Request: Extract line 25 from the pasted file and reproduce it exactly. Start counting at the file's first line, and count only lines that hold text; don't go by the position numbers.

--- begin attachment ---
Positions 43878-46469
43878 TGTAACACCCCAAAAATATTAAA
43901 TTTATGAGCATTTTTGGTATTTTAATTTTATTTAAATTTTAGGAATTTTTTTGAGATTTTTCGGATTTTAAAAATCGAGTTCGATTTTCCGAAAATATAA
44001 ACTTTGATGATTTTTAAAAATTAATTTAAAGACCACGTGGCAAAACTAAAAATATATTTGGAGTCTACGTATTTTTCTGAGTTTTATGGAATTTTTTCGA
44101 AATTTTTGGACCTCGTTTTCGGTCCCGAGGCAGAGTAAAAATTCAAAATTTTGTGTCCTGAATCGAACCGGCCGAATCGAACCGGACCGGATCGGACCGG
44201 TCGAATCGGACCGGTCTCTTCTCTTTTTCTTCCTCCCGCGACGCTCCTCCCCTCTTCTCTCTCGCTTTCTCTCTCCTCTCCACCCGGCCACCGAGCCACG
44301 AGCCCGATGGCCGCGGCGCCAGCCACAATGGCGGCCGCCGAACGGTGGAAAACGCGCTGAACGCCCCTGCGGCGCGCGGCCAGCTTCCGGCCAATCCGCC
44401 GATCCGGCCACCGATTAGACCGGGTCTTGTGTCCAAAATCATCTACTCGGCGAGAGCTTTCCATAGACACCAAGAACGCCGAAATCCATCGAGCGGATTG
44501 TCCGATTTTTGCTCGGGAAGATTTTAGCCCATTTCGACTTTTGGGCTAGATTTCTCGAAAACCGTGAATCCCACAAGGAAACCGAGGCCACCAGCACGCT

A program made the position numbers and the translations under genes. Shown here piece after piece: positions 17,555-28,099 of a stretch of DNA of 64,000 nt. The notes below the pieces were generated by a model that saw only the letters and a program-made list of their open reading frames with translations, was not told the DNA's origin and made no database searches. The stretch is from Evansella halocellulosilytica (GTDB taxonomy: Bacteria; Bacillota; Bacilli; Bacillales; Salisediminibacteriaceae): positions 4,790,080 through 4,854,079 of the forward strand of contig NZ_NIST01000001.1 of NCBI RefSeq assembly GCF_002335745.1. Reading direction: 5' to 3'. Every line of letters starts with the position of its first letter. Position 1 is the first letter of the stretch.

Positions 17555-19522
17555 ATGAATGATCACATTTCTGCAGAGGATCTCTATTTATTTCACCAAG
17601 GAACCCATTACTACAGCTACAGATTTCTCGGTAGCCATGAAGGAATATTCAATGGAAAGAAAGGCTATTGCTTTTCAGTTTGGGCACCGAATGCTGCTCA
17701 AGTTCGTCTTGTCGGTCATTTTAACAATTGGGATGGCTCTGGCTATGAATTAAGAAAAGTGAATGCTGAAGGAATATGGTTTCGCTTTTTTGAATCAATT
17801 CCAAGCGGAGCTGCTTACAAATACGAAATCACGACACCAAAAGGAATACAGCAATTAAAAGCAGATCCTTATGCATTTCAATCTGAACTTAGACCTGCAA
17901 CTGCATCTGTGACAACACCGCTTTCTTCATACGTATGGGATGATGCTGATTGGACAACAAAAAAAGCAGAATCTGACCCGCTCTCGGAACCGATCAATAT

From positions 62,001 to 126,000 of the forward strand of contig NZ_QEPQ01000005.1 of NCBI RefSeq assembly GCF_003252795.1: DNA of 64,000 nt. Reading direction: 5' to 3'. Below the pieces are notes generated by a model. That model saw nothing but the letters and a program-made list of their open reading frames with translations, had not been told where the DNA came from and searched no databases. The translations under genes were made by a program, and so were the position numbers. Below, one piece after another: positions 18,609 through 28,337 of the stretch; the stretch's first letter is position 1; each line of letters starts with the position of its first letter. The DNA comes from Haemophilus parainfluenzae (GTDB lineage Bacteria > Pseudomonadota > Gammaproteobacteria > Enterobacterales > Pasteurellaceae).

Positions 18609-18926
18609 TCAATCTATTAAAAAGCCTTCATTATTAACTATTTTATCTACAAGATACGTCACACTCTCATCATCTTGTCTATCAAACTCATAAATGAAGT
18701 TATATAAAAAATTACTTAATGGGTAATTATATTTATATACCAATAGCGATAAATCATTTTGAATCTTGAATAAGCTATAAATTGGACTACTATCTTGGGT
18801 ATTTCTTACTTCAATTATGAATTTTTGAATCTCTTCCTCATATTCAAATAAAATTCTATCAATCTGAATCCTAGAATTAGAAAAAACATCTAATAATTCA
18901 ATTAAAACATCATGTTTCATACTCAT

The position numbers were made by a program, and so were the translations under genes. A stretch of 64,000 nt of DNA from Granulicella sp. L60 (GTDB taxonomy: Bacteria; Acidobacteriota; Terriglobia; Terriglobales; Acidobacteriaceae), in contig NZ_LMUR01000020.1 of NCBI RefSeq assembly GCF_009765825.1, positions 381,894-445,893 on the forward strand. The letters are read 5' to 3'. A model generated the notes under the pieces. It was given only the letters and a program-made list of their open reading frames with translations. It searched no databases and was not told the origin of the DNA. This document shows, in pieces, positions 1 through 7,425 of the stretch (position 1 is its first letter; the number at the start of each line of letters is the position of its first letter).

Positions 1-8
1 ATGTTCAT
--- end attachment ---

1 ATGTTCAT